Africa in Brazil? Samba, History, and the Allure and Challenge of Diaspora

A lecture by Marc Hertzman
Tuesday, April 24, 2012
6 PM
Event Oval, The Diana Center

Rather than taking the African origins of samba as a given—as scholars and fans often do—Marc Hertzman examines how diasporic connections were both imagined and silenced by Brazilian musicians, writers, and historians, who put forth competing versions of the music’s roots almost as soon as it became a recognizable, celebrated form during the 1920s and ‘30s. Of particular interest is the surprising, even paradoxical, lessons about the relationship between race and nation that we find by exploring the long, fascinating “history of samba’s history.” Marc Hertzman is an assistant professor of Latin American and Iberian Cultures at Columbia University and the author of Making Samba: Race, Gender, Music, and Intellectual Property in Brazil, 1880s-1970s.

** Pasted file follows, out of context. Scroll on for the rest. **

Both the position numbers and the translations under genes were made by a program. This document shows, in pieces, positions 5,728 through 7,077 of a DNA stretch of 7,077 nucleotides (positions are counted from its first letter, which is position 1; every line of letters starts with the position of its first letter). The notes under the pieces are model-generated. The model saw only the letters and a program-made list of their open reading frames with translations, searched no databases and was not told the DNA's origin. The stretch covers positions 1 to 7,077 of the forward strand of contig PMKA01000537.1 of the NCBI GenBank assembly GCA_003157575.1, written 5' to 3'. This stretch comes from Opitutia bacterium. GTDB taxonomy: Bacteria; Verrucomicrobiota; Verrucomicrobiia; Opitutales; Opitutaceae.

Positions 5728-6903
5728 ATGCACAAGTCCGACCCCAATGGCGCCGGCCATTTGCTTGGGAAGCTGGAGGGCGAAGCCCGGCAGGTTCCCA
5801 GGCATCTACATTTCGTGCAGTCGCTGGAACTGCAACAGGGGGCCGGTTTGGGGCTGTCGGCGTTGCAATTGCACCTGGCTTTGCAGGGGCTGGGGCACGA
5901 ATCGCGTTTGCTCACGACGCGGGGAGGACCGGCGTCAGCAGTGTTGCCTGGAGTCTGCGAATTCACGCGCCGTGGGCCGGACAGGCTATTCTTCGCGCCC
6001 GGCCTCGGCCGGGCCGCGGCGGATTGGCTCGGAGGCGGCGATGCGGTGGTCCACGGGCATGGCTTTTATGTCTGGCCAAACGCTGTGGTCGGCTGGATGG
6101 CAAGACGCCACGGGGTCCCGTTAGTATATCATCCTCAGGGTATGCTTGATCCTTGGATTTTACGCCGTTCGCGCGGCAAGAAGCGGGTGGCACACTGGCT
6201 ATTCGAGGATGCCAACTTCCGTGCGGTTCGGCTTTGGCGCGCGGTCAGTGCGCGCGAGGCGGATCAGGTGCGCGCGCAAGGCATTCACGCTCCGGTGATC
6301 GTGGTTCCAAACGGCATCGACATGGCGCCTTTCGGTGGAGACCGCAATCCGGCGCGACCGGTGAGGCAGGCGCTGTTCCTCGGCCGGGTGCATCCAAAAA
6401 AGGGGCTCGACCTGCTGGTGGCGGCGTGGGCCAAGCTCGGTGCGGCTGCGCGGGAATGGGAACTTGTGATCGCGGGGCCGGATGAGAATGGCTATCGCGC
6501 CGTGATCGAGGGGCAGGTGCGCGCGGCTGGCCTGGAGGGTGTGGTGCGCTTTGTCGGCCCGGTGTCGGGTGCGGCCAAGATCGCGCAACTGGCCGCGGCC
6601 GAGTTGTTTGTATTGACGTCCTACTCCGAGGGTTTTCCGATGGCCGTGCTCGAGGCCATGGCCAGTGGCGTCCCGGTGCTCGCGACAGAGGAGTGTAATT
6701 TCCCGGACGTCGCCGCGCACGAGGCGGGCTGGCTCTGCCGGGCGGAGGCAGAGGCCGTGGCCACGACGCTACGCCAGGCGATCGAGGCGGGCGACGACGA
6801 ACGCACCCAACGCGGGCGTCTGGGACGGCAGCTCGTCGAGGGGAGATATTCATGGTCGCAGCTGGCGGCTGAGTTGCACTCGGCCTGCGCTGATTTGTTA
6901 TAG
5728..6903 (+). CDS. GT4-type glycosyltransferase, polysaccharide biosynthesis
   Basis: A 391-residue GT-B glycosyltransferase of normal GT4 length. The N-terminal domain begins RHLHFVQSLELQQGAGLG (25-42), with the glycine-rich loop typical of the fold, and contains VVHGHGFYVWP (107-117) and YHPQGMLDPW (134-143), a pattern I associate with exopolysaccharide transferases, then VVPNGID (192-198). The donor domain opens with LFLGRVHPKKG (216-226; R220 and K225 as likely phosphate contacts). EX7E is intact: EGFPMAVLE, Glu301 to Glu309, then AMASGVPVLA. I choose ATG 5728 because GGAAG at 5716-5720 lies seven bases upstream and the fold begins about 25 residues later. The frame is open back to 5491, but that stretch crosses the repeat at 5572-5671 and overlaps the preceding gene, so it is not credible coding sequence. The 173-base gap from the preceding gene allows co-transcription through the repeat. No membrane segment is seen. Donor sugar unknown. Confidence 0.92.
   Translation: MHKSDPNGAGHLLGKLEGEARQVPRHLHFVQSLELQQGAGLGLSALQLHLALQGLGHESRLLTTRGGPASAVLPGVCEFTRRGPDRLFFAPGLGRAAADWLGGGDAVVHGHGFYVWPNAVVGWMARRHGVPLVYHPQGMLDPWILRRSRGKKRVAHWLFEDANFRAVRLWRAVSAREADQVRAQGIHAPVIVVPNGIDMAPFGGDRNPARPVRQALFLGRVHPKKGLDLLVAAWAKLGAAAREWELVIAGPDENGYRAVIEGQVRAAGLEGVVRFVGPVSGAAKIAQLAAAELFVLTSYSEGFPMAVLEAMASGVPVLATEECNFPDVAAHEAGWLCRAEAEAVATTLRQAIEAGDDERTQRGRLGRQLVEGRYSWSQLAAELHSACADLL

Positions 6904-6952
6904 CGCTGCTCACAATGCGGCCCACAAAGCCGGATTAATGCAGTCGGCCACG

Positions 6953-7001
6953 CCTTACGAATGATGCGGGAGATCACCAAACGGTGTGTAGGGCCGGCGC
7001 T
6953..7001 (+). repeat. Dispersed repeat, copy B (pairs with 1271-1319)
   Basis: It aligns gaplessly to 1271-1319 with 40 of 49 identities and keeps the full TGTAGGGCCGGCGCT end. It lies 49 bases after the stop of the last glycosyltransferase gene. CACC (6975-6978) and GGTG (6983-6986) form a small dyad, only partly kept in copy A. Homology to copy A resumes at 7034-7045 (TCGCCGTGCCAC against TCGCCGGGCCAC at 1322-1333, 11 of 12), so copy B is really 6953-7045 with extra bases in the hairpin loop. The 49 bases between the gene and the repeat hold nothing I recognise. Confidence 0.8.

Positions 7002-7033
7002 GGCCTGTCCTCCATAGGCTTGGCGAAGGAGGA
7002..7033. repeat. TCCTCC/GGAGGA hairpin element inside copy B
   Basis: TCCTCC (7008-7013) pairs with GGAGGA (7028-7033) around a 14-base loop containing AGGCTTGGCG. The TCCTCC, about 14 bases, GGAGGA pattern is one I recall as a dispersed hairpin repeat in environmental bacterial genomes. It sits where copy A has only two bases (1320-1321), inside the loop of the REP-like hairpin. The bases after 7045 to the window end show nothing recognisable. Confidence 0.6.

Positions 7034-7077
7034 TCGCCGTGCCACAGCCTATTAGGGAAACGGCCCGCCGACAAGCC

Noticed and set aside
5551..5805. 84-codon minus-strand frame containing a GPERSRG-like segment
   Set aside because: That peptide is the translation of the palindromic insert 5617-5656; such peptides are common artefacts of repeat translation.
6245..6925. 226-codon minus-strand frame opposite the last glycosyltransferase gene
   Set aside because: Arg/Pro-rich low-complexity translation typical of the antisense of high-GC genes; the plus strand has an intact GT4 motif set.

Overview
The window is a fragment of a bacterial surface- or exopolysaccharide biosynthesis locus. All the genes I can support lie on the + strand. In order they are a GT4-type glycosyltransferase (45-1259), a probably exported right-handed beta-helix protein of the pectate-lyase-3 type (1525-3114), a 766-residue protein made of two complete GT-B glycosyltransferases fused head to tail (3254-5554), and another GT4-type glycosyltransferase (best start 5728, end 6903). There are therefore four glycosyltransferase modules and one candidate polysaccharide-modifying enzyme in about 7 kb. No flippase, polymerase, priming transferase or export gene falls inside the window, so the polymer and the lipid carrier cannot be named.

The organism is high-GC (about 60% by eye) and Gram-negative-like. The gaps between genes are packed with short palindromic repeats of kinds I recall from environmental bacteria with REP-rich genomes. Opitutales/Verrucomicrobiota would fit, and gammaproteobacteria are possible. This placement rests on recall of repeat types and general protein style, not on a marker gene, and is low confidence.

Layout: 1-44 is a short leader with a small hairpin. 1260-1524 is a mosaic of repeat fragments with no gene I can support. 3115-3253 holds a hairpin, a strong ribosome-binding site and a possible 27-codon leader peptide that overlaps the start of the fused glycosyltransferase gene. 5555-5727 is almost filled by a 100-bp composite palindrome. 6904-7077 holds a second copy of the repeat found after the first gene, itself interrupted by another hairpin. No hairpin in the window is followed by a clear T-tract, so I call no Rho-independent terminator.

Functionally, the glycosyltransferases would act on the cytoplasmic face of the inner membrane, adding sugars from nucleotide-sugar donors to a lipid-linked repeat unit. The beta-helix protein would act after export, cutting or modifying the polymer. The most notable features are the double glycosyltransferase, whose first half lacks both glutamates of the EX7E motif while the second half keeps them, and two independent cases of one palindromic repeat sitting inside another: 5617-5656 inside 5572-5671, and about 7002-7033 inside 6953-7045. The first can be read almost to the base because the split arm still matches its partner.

This event is sponsored by the Forum on Migration and Columbia’s Center for the Study of Ethnicity and Race as part of the Migration, Race, and Ethnicity lecture series.

Apr. 24, 2012 - 6:00 PM